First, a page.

There are materials that have zero electrical resistance if the temperature is sufficiently low. Also the current density and the magnetic field should not be too high. In 1908 Heike Kamerlingh-Onnes and his laboratory accomplished to liquify helium whose boiling temperature is about 4.2 K under atmospheric pressure. Thus he could discover the superconductivity of mercury in 1911.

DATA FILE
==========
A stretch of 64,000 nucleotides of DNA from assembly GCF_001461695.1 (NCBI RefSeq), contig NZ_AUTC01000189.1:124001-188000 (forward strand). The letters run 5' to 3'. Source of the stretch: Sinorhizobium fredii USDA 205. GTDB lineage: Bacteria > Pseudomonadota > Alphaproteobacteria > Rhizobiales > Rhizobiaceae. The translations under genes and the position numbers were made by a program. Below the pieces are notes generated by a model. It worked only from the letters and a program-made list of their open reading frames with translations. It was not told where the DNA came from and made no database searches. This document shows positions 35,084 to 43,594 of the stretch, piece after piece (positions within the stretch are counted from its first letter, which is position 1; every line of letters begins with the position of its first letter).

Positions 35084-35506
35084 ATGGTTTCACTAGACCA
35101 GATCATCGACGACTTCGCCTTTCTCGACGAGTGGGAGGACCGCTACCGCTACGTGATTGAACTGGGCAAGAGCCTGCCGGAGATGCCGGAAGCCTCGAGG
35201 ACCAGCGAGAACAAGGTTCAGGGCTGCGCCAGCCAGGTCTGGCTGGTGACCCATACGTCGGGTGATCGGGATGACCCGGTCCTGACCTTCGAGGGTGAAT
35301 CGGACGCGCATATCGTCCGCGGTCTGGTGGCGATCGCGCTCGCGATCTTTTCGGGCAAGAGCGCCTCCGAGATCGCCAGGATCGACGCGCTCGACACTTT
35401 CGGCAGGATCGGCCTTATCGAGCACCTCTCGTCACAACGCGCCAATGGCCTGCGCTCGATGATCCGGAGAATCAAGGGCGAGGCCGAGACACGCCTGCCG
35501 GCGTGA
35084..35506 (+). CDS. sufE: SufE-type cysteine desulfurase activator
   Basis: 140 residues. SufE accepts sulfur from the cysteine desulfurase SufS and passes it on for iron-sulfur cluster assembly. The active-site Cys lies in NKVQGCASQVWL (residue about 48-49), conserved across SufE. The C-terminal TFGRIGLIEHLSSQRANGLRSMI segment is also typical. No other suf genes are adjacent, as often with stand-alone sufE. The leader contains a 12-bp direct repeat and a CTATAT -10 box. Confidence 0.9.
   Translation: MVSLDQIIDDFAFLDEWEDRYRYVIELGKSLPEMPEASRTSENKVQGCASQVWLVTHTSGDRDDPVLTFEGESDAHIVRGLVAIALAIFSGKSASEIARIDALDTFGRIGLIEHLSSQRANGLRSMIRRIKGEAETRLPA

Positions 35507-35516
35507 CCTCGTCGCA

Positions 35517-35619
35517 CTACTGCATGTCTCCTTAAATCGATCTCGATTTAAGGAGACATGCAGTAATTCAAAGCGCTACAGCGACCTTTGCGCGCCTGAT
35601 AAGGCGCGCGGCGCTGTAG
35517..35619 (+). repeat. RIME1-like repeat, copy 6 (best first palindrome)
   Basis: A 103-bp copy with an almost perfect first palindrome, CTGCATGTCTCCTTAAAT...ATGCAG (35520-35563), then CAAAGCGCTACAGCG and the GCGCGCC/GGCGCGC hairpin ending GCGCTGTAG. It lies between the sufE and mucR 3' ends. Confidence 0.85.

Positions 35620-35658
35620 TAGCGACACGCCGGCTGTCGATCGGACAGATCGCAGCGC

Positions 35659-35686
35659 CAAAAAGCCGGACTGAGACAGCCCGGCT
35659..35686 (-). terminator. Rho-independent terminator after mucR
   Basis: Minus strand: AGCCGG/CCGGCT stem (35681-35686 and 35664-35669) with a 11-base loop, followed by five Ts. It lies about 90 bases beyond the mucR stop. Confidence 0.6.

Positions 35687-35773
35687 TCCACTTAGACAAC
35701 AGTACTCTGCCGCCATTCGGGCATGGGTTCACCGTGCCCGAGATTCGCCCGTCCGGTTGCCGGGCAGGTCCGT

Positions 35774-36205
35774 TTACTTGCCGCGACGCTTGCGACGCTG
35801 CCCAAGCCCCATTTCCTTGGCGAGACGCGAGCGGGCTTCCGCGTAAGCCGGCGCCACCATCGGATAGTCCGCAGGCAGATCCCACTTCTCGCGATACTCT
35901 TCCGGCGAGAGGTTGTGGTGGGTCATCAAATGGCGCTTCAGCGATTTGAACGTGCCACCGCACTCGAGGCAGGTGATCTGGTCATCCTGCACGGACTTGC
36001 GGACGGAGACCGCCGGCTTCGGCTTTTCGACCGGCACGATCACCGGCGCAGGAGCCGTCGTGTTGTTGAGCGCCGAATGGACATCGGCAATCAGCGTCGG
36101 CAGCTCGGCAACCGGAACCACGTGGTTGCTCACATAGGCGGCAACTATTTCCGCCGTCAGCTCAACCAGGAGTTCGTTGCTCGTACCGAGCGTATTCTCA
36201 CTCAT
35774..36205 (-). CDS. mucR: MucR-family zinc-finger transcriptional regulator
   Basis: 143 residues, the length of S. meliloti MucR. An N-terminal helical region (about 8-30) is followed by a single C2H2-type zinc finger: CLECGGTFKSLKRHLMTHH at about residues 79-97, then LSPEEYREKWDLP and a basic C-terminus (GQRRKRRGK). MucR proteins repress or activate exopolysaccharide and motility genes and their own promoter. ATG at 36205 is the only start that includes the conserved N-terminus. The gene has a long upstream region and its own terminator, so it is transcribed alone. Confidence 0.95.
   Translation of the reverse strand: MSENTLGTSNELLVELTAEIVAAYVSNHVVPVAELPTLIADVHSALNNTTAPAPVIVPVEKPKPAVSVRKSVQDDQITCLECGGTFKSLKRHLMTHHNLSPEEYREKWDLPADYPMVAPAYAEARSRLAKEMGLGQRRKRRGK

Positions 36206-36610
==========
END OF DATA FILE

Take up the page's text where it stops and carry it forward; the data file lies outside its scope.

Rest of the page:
In the following years many other superconductors have been discovered, even high temperature superconductors (HTS). HTS has the advantage that liquid nitrogen (77 K) is sufficient.

Superconducting magnets often consist of niobium titanium (NbTi) that has a critical temperature of approximately 10 K.

The colder part of current leads is frequently built with HTS for very large currents.